The “N” word is a huge lesson I learned coming out of my last work situation/clinical fellowship
. I was straight out of grad school, and very eager to begin working. I was living off the last of my student loan money, and had enough rent money to last through July.
Luckily, I had a mentor open her home to me in
over-priced thriving D.C. while I secured my Clinical Fellowship position. Still, I was more than impatient through the job hunt process. I can’t even call it a process. It was a one and done. I interviewed with one place and did not want to bother with other interviews, not even for compare/contrast purposes. Dumb. Inexperienced, I know. I was in a desperate situation, however, I now realize I put that pressure on myself.
Negotiation was somewhere in my thoughts, but it wasn’t a pressing matter. Paycheck made the #1 slot. Paycheck satisfied the short term/immediate gratification goal, but I definitely regretted taking that job after knowing that position and all its taxing glory.
..about 7% of women attempted to negotiate, while 57% of men did.
The quote is taken from an article written for Forbes magazine (via the Daily Muse), highlighting the work of author Linda Babcock who studied gender differences in salary and negotiation habits. 7% vs. 57%…ain’t that about a….? Read that article here
. Negotiation is a scary word. It’s even scary to type it with its endless vowels. Not only to me, but to many women according to studies. I’m sure there’s historical reasons for this (*clears throat* institutional sexism
) I’m sure there’s a psychological basis for it. I’m just trying to very purposely go against those factors that be.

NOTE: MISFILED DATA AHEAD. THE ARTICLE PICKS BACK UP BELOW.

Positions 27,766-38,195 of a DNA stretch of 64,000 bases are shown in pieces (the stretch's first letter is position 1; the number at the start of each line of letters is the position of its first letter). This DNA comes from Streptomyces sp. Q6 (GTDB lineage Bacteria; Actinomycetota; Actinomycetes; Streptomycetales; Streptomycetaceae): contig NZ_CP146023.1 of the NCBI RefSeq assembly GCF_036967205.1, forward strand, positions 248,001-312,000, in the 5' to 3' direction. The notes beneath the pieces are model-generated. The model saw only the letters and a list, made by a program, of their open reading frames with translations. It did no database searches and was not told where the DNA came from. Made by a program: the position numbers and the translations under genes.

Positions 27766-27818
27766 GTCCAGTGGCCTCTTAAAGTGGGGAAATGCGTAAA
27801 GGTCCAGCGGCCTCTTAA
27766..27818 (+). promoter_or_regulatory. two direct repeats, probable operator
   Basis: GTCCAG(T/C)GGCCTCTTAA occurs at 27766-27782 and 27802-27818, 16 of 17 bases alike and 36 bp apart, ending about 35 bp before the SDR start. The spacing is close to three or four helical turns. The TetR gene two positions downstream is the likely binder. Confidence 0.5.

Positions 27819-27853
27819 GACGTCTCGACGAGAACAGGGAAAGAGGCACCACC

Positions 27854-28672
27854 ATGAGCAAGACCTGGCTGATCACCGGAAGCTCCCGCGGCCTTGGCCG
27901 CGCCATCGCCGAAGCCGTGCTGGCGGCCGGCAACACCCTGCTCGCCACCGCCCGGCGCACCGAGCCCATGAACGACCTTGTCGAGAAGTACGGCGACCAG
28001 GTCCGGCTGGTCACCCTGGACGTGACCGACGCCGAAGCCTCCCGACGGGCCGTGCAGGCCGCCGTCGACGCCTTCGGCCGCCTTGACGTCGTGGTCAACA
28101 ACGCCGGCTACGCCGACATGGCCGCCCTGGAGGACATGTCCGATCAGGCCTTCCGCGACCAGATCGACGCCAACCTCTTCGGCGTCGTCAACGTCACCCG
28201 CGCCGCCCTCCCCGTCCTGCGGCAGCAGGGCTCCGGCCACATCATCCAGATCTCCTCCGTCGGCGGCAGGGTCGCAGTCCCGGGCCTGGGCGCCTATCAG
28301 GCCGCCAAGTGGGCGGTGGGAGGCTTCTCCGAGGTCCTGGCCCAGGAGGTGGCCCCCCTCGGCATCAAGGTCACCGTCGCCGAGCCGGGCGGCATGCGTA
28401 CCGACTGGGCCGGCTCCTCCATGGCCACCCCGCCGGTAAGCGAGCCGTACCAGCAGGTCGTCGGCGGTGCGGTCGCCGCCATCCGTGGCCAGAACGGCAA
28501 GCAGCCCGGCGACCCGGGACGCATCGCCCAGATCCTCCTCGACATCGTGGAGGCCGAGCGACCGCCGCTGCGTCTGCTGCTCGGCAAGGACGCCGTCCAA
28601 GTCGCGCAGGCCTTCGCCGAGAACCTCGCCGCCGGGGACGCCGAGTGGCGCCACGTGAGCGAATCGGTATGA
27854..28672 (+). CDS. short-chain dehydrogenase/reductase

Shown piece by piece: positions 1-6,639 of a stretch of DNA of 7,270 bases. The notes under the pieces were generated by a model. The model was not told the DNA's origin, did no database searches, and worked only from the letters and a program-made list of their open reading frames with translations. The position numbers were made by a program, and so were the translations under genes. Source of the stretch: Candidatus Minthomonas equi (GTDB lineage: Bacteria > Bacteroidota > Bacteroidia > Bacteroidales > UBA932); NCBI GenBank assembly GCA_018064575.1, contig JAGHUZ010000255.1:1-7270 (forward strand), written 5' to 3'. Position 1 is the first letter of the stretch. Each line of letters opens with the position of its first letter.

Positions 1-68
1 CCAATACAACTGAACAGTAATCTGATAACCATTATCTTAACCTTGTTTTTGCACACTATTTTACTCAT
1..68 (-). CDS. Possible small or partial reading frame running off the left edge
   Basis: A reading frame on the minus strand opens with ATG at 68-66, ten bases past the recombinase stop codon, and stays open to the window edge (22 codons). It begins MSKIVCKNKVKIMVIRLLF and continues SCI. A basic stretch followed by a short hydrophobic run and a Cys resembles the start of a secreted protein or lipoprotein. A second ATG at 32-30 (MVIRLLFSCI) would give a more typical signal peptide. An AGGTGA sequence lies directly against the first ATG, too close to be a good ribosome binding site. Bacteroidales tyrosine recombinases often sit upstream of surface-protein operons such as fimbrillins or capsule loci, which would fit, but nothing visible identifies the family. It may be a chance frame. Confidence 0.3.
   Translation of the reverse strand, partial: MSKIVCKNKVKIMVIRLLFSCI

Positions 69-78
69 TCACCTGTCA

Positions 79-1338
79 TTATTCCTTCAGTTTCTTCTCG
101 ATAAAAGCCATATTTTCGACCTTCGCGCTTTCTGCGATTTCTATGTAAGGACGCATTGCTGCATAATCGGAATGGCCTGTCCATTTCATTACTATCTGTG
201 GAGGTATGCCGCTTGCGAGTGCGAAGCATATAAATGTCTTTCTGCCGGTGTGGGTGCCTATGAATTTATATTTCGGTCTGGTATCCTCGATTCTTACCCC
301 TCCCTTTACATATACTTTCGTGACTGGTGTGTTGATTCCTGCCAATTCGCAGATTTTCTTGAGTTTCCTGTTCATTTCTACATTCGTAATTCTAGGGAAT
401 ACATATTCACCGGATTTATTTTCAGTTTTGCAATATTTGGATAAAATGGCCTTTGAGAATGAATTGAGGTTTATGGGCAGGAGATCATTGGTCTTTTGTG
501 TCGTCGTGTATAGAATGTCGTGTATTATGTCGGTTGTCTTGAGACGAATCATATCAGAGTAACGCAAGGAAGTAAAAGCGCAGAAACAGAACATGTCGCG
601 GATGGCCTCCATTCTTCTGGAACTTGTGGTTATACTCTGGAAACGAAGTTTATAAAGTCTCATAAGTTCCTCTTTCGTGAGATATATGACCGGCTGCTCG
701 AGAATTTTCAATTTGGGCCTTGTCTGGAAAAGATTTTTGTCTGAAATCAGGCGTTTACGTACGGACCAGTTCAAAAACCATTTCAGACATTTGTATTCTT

“The other problem is that women have systematically lower expectations.”
Me, asking for what I think I’m worth? Me, advocating for myself? Little ol’ me with limited work experience? YES. Ask away, honey.
Even if you don’t get exactly what you asked for, did they budge a bit? Yes? No?
What’s the worst thing that can happen?
You get a “No.” Then you get to decide if that’s a place you’d want to work. If not, it’s as simple as “Thanks for your time.”
Gearing up for this conversation gives me anxiety. Prepping for this conversation involves a script (because really, the art is in the persuasion and I’m perfect for fumbling over words), some guts and some assurance in my voice. I want to remind myself that I’m not trying to get over on anyone, I BE WORTH what I am asking for. A perpetual state. But, sometimes it’s hard to speak up, and be effective in doing so.
We womens needs practice!
The mentality shift I want in my life is: I’m not taking the first offer. Call me greedy. Call me ungrateful. You’d be lying. I worked very hard to get to where I am. No matter if you’re a Clinical fellow, 20 years in the field, or on the brink of retirement. Not everyone that has tried, has succeeded at speech language pathology. So why wouldn’t I look out for me? Companies look out for themselves. Bottom line. No one questions that, that’s “duh.”
So if I’m making money for your company– damn right, I’m looking out for me FIRST.